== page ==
No matter the config we'll still get forum posts:
1. "MY RX 6600 IS ONLY RUNNING AT 8X NOT 16X HOW DO I CHANGE IT?!?!"
2. "MY RX 6600 IS MISSING PINS ON THE PCIE SLOT!!!"
3. "WHY DOES MY RX 6600 ONLY HAVE HALF THE SLOT?!?!"

Yay...
Posted on Reply
#8
theGryphon
RealKGBWill it still have a full-length card edge with all the plating, a full-length card edge with only the necessary plating, or will it only have an 8x card edge?

No matter the config we'll still get forum posts:
1. "MY RX 6600 IS ONLY RUNNING AT 8X NOT 16X HOW DO I CHANGE IT?!?!"
2. "MY RX 6600 IS MISSING PINS ON THE PCIE SLOT!!!"
3. "WHY DOES MY RX 6600 ONLY HAVE HALF THE SLOT?!?!"

Yay...
I think only 8x edge would somewhat reduce the complaints, but retailers may still get some unnecessary returns. :banghead:
Posted on Reply
#9
mechtech
RealKGBWill it still have a full-length card edge with all the plating, a full-length card edge with only the necessary plating, or will it only have an 8x card edge?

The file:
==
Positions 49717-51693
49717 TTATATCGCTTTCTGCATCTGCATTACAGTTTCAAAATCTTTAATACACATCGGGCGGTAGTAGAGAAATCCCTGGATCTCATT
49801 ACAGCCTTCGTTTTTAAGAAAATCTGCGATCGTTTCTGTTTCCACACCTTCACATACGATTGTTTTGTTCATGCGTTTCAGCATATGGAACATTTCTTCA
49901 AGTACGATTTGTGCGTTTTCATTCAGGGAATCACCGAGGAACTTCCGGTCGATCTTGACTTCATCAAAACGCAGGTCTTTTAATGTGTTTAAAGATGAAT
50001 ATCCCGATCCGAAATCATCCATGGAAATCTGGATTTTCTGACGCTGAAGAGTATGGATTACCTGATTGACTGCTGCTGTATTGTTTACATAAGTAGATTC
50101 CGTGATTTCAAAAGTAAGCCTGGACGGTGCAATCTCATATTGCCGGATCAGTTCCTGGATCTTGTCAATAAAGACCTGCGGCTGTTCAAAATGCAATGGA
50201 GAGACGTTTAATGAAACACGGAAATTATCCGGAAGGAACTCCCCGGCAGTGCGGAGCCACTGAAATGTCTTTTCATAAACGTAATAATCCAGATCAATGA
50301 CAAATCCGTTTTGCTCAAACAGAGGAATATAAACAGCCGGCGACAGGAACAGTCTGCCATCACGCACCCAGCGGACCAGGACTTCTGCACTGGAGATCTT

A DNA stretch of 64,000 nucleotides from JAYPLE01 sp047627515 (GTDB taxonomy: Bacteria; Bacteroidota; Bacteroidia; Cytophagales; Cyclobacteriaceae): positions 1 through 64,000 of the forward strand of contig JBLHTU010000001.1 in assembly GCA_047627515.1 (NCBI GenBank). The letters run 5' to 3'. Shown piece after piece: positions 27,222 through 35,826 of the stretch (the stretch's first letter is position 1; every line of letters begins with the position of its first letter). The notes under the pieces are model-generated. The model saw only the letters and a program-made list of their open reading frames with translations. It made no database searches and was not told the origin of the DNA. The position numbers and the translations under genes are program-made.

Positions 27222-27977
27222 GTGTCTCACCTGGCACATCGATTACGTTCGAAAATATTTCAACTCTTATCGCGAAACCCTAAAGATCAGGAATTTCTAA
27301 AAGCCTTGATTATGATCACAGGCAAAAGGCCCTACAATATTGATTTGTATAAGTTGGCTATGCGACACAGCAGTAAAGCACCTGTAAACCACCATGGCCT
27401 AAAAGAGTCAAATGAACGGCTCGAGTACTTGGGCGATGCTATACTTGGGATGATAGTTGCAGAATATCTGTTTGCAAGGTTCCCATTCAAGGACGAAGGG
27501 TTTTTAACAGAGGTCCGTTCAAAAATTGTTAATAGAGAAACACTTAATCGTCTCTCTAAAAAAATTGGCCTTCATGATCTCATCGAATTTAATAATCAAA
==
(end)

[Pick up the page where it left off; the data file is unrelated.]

No matter the config we'll still get forum posts:
1. "MY RX 6600 IS ONLY RUNNING AT 8X NOT 16X HOW DO I CHANGE IT?!?!"
2. "MY RX 6600 IS MISSING PINS ON THE PCIE SLOT!!!"
3. "WHY DOES MY RX 6600 ONLY HAVE HALF THE SLOT?!?!"

Yay...
No bad products................only bad prices....................

Looking forward on how it's going to compare to the old $230 RX480 8GB
Posted on Reply
#10
nienorgt
8x PCI-E 4.0 is basically the same bandwidth as 16x PCI-E 3.0, is there any advantages of using higher PCI-E revision just to use the same bandwidth as the previous revision or it's just marketing stuff?
I mean, that's the first time that a new card use a x8 lanes by design and I don't see any advantages since it will be put in a x16 slot anyway unlike the low end cards that can use the x1 and x4 slots.
Posted on Reply
#11
Operandi
Is that PCIe 8x going to be a limitation for people with older PCIe 2.0 systems looking to upgrade? I imagine thats a pretty big target market for cards like this.
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#12
theGryphon
8x 3.0 should be fine for this GPU, but 2.0 would be a bottleneck.